“Quintessentially: The 100 Most Iconic Wine Estates” has been launched by Quintessentially Publishing. The book, curated by Matthew Jukes, features photography from vineyards around the globe, editorial, and Jukes' own stories and experiences of the wines.
The book tackles different wine estates in the book.
Beginning with Winston Churchill’s glass of choice, Pol Roger, Juke escorts the reader on a tour of the Champagne region in Northern France. The exclusive house produces just 1.5 million bottles a year and remains popular with members of the upper-class since its being established in 1849. The Billecart-Salmon chateau is where the family has developed an entirely unique fermentation process, inspired by the traditional beer making process. Known as double “débourbage”, the wine goes through cold stabilization prior to fermentation; this allows the solids in the juice to settle and be discarded. The 1959 Nicolas Francois vintage was given the accolade of Champagne of the millennium, and Jukes checked this out.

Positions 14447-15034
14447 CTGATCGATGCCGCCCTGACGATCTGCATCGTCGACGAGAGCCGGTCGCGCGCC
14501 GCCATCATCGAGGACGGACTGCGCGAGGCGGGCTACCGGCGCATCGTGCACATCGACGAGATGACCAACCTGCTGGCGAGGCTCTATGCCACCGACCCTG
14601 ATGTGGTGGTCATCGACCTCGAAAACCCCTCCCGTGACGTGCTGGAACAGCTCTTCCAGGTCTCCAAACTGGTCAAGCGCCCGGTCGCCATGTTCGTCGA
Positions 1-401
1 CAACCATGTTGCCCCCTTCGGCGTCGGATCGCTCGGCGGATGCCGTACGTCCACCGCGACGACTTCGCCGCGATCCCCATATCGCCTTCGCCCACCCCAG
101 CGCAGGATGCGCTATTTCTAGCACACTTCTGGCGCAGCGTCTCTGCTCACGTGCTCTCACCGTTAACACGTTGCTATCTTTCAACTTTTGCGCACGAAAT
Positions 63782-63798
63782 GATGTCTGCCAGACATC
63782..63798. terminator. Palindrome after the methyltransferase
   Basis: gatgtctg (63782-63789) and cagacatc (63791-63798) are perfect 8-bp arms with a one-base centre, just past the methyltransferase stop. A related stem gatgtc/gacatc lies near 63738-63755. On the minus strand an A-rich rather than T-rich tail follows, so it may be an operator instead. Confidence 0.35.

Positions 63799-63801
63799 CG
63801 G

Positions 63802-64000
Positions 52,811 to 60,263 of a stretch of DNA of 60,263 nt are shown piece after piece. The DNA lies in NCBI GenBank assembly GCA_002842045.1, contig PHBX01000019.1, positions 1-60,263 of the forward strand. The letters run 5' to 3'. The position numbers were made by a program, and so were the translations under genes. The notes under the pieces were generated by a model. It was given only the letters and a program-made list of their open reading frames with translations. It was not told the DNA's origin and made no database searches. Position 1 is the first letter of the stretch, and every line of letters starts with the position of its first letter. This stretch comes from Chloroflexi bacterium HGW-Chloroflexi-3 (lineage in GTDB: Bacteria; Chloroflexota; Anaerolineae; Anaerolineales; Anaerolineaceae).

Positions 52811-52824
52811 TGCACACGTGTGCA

The Louis Roederer was established in 1776. Since the chateau’s inception, it has exported a large percentage of their annual produce to Russia and it was their seal as the official supplier to the Imperial Court of Russia in the 18th century that led to the birth of one of the iconic status symbols of the 21st century: Cristal champagne. Meanwhile, Bollinger Champagne has earned a six royal warrants over the years, from Queen Victoria to the current Queen Elizabeth II. Mme Lily Bollinger took up the reins when her husband, Jacques, died in 1941, at a time when it was unheard of for a woman to head up a house.
Juke was voted the most influential wine writer in the UK in 2011.